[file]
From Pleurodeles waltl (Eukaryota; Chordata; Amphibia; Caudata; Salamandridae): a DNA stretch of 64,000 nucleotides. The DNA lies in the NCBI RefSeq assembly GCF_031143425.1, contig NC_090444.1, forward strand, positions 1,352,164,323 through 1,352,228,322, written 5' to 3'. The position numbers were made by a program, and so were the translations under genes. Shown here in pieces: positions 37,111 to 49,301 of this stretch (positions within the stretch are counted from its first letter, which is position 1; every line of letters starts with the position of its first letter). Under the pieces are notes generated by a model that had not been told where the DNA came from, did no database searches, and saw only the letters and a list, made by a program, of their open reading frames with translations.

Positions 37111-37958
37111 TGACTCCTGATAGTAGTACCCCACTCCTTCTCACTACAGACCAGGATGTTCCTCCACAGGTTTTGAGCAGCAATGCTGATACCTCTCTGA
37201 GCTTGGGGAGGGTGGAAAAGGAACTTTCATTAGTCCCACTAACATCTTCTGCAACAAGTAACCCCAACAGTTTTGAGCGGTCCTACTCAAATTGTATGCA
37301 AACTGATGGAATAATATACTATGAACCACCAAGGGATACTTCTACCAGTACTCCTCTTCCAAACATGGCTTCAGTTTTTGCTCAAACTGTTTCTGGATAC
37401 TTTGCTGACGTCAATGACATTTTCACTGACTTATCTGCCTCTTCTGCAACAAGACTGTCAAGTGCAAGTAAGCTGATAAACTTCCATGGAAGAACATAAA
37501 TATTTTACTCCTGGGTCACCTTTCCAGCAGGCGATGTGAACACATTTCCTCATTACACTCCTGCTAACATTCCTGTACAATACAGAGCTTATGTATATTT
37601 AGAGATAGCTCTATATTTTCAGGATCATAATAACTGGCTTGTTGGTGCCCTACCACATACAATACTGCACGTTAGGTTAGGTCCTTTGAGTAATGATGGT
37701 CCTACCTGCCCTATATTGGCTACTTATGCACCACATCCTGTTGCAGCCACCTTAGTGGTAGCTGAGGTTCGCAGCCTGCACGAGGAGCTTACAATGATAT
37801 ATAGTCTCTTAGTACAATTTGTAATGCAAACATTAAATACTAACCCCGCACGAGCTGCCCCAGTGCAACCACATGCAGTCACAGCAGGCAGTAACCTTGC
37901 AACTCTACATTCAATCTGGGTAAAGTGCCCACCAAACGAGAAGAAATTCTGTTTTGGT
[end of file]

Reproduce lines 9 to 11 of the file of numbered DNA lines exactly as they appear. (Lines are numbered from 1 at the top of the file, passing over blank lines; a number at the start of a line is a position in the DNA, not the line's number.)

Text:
37701 CCTACCTGCCCTATATTGGCTACTTATGCACCACATCCTGTTGCAGCCACCTTAGTGGTAGCTGAGGTTCGCAGCCTGCACGAGGAGCTTACAATGATAT
37801 ATAGTCTCTTAGTACAATTTGTAATGCAAACATTAAATACTAACCCCGCACGAGCTGCCCCAGTGCAACCACATGCAGTCACAGCAGGCAGTAACCTTGC
37901 AACTCTACATTCAATCTGGGTAAAGTGCCCACCAAACGAGAAGAAATTCTGTTTTGGT